Mucopolysaccharidosis type IVB/ GM1 gangliosidosis

Mucopolysaccharidosis type IVB (MPS IVB), also known as Morquio B syndrome, causes difficulty breaking down certain sugar molecules. This affects bone development. Symptoms of the condition usually begin in early childhood and may include short stature and problems with the formation of the knees, ribs, spine, hips and wrists. Sometimes, individuals with this condition have progressive vision loss and develop a coarseness of facial features; typically intelligence is not affected. Morquio B syndrome is a life limiting condition.

Changes in this gene can also cause a condition called GM1 gangliosidosis. Babies affected by GM1 gangliosidosis appear normal at birth however begin to lose skills within the first 6 months of life. Symptoms include problems with bone development, intellectual disability, vision loss and a bigger than normal liver and spleen. Sadly, babies who present early are most severely affected and die within the first few years of life.

Quick facts about Mucopolysaccharidosis type IVB/ GM1 gangliosidosis
Genes: GLB1
Inheritance: Autosomal Recessive
Alternative Names: Morquio B syndrome, GM1 gangliosidosis, Mucopolysaccharidosis typ IVB, MPS IVB
Relevant resources for Mucopolysaccharidosis type IVB/ GM1 gangliosidosis

A quick genetics rundown

As humans we have about 23,000 genes. These genes are like tiny instruction manuals that influence our health, growth and development. We inherit half of our genes from our biological mum and the other half from our biological dad. These genes are lined up on structures called chromosomes. Most of us have 23 pairs of chromosomes. The first 22 pairs are called autosomes and for the most part - these are the same among men and women. The 23rd pair determine our sex - two X chromosomes for a female and one X and one Y chromosome for males.

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How is Mucopolysaccharidosis type IVB/ GM1 gangliosidosis inherited?

Mucopolysaccharidosis type IVB/ GM1 gangliosidosis is known as an autosomal recessive condition. For autosomal recessive conditions, if a person has a variation in one copy of their gene, they are a carrier. This means that they are healthy because they also have a working copy of the gene. But, they can still pass their non-working copy to their child.

If the other parent also happens to be a carrier of the same gene, there is a 25% (1 in 4) chance that they both pass this gene variation on to their child — and as such, have a child affected by the disease.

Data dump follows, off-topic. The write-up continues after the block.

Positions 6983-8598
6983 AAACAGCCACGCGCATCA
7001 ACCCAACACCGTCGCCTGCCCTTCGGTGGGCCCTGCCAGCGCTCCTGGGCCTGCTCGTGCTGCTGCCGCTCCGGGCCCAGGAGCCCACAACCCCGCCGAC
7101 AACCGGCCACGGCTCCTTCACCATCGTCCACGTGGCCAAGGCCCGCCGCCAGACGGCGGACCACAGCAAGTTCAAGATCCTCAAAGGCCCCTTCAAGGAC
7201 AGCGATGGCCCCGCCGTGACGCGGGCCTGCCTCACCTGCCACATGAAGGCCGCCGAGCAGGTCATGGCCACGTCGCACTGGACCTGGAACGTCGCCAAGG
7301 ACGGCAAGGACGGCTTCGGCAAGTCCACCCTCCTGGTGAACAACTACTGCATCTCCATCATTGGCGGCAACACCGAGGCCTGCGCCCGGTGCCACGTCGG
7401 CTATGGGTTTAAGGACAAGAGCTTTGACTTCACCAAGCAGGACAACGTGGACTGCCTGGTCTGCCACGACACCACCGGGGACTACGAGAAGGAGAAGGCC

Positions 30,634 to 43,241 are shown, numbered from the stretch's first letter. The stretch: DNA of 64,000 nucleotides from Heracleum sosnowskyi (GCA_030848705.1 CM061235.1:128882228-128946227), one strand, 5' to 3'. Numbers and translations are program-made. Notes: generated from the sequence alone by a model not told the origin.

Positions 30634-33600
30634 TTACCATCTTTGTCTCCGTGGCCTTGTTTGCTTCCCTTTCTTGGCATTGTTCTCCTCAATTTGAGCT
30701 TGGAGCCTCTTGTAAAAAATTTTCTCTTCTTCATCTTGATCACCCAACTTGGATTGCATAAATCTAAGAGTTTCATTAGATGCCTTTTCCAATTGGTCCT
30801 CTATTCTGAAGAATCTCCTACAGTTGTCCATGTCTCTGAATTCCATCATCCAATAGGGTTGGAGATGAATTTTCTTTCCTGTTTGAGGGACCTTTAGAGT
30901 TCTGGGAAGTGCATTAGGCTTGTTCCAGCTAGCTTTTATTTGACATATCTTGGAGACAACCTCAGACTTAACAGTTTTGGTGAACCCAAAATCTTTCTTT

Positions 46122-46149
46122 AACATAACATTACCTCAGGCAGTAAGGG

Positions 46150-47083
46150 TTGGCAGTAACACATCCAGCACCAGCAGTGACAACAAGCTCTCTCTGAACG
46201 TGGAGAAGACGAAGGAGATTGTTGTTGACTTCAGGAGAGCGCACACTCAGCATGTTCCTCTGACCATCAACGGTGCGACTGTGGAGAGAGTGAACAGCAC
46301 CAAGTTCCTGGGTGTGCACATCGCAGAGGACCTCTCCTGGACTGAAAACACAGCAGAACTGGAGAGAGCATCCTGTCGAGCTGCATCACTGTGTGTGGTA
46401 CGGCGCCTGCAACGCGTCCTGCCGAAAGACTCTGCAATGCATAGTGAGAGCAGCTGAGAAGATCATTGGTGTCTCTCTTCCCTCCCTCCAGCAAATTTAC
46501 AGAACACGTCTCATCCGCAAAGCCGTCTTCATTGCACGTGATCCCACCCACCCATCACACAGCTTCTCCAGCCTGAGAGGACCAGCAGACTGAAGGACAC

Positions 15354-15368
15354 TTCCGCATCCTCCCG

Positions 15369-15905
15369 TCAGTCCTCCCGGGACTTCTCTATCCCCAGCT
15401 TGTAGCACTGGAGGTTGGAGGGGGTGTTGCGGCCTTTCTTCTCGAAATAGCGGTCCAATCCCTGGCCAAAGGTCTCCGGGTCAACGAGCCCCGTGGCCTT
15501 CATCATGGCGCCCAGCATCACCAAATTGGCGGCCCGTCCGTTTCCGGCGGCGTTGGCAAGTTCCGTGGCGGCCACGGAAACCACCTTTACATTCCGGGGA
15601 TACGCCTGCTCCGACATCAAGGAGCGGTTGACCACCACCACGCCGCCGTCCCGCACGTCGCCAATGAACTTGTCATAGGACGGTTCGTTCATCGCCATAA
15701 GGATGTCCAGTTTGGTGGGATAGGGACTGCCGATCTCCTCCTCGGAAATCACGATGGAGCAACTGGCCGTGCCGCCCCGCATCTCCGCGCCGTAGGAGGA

If both parents are carriers of Mucopolysaccharidosis type IVB/ GM1 gangliosidosis, there’s a one in four chance that their children could develop symptoms.
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What is carrier screening?

Carrier testing is like a checkup for your genes. It tests to see if you carry a gene variation that could cause a serious genetic disease in your child. Eugene offers an inclusive genetic carrier screening panel that includes Mucopolysaccharidosis type IVB/ GM1 gangliosidosis, but there's a total 301 conditions that can be tested.

Eugene’s carrier test is a clinical grade test that can be done from the comfort of your own home — it’s just a saliva test. You're also paired with a genetic counsellor who provides mindful support and guidance every step of the way.

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Should parents screen for Mucopolysaccharidosis type IVB/ GM1 gangliosidosis before or early in pregnancy?

The biggest benefit of screening for Mucopolysaccharidosis type IVB/ GM1 gangliosidosis is that it can help future parents understand their reproductive risk so they can be ready and empowered to make more informed decisions. If neither partner are carriers, it provides reassurance and peace of mind that the risk of having a child with a genetic disease is low.

Since 90% of children that have a recessive genetic disease like Mucopolysaccharidosis type IVB/ GM1 gangliosidosis had no previous family history of it, it often feels completely out of the blue for the parents. Getting screened is a way to know this risk in advance, which can help familes manage or even prevent the disease in the first place.

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